I have given up the uphill battle on some word usage which has been in the common realm so long that it may always remain. That’s the confusion over healthful and healthy, which are now so prominently misused. Remember this adage to keep it straight: “People can be healthy if they eat healthfully.” For instance, a Mediterranean diet is not healthy, but rather healthful, because the combination of those good foods is conducive to good health.
The other error which makes me cringe is transposing nauseated and nauseous. A person may be described as nauseated when he or she feels ill. But nauseous is causing others to feel ill, so when I hear a certain comedienne say she is nauseous, I do agree, but only because she makes me feel ill every time she makes the mistake. I am nauseated knowing that it will never be corrected, and I hope I will never be nauseous to others!
Speaking of the Mediterranean diet, I will share a delicious recipe from Sue Coyle using an ancient nutritious ingredient in a main dish mentioned in the Scriptures. Try this delicious variation, which Sue adapted from her “Vegan Planet” cookbook, and vary it according to your own taste:
Fettuccine with Red Lentil Sauce
3/4 to 1 cup dried red lentils, picked over and rinsed
2 carrots, sliced diagonally thinly
2 celery ribs, diced
3 tblsp. olive oil (divided use)
1 clove fresh garlic, minced
6 ounces tomato paste
1 pound pkg. fettuccine
2-4 tblsp. fresh basil en chiffonade, or Italian parsley
We found the red lentils at Trader Joe’s, but you may substitute the brown ones — the nutritious legumes are loaded with protein, iron, vitamin B-complex, and calcium, and do not require soaking. Place the lentils, carrots and celery in a stewpot and cover with at least three cups of water; salt to taste, bring to a boil and turn to simmer uncovered for about 30 minutes, until tender. Drain, but reserve two cups of the liquid.
Toss the lentils and veggies with one tablespoon olive oil and set aside. Heat the other two tablespoons of oil in a large skillet over medium heat. Add the garlic and sauté just about 30 seconds. Stir in the tomato paste and simmer two more minutes to marry the flavors.
Add in the reserved lentil cooking liquid, stirring and blending until smooth. Add in the lentil mixture, and season with salt and pepper to taste. Reduce the heat to low, and simmer to blend all the delicious flavors while you cook the pasta. If it evaporates too much, add more water.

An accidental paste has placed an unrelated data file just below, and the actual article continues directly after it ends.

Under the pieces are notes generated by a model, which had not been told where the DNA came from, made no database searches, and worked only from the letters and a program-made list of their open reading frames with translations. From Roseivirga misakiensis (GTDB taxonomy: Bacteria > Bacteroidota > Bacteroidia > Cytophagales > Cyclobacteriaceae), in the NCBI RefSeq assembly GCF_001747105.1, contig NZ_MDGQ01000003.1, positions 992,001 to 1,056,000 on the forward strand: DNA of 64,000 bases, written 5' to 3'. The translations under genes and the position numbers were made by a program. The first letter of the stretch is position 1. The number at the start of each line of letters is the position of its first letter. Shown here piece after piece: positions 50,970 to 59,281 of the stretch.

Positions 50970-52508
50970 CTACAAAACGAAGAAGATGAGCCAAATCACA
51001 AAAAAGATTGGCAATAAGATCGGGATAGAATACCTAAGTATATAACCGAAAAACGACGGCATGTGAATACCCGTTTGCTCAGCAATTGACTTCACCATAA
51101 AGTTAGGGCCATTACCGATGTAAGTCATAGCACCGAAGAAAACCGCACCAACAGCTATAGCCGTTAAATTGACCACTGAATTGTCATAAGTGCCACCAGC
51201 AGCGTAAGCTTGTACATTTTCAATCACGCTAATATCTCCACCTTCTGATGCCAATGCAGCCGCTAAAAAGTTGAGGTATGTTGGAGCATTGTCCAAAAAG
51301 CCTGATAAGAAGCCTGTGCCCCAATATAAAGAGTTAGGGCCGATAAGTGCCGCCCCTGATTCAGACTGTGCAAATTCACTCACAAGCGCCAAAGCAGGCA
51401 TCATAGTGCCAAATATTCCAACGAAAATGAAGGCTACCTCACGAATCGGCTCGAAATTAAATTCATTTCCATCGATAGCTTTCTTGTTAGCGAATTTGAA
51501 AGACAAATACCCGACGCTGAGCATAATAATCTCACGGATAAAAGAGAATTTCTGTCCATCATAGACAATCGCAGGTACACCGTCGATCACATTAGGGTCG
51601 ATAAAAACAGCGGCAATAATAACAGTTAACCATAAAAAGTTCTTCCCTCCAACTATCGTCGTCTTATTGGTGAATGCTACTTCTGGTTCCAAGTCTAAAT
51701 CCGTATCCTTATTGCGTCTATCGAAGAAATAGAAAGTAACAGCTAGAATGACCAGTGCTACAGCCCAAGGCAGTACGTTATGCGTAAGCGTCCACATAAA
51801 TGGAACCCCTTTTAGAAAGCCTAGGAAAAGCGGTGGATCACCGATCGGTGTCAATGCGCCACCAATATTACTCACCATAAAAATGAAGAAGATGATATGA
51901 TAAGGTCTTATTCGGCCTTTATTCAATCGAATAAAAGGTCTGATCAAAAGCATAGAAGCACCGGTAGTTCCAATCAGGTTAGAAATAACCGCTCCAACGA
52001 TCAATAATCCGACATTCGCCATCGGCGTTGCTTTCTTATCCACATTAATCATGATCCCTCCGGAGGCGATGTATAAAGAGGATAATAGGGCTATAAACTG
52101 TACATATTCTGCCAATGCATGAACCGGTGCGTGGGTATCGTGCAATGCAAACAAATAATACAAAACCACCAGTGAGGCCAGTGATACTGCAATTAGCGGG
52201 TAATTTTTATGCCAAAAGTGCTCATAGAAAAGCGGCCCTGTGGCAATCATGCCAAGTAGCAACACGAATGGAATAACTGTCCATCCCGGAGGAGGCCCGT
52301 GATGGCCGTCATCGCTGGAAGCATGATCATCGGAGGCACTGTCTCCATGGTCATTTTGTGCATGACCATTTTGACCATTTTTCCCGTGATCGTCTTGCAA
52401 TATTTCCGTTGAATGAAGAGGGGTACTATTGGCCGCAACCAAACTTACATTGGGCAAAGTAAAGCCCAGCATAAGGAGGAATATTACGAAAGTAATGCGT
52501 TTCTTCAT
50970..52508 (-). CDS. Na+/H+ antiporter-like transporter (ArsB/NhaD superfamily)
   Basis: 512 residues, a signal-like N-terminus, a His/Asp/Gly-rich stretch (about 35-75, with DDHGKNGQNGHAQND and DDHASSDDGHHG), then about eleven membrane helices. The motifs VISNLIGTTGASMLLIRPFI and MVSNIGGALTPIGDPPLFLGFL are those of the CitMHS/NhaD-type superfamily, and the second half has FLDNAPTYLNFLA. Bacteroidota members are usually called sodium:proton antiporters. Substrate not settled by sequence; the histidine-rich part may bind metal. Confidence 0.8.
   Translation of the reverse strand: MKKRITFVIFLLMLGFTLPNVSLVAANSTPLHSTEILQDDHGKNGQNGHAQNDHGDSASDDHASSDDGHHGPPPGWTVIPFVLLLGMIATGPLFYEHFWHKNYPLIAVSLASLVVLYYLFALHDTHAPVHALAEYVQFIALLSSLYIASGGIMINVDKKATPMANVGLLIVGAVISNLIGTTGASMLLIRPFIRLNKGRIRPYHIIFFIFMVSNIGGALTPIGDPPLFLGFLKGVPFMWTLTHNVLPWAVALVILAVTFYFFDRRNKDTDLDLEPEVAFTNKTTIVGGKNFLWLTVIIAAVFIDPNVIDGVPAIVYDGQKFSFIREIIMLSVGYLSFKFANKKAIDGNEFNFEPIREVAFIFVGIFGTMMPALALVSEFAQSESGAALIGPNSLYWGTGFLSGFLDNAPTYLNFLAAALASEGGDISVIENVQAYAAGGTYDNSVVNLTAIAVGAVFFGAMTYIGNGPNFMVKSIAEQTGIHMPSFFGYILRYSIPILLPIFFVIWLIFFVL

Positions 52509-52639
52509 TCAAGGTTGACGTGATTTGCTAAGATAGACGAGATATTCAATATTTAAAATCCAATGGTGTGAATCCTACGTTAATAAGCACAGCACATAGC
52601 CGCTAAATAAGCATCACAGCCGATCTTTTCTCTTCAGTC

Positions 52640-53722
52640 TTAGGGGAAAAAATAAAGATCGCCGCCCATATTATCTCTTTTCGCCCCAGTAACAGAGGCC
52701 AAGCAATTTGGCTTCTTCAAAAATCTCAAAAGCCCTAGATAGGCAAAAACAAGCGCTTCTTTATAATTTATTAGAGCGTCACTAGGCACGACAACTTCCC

Cook the fettuccini in a large pot of salted boiling water about 10 minutes until al dente, stirring occasionally. Drain, and divide into four shallow bowls or individual plates. Spoon the sauce over each, sprinkle with the basil, or substitute parsley, and serve piping hot.
I used to decry overcooking zucchini until I had this method where it is called by its continental name and used in a carbonara sauce I found in a Sicilian cookbook. Since I had to convert from metric measurements, you may adjust according to your taste:
Macaroni with Courgette Cheese Sauce
4 pounds fresh zucchini
1 stick of butter
2 tblsp. olive oil
1 pound soft cheese grated (Fontina is great)
1 large egg yolk, room temp
Sea salt and freshly ground pepper
1 pound fresh Parmesan cheese, grated
16 oz. pkg. semolina pasta (I used whole wheat rigatoni)
Wash and scrub the zucchini; dice and brown in butter and olive oil for about 20 minutes in a medium pan over medium heat (adding a little water if necessary). Meanwhile, in a large tureen or dish in which this first course will be served, mix together the yolk, Fontina, salt and pepper until creamy.
According to package directions, boil rigatoni, tortiglioni, fusilli or any other macaroni which will have plenty of surfaces for the sauce to adhere, until al dente. Quickly drain and add into the creamy egg mix, stir in the courgettes, and sprinkle with the Parmesan. Mix well to allow the egg to “cook” and cheese to melt. Serve immediately.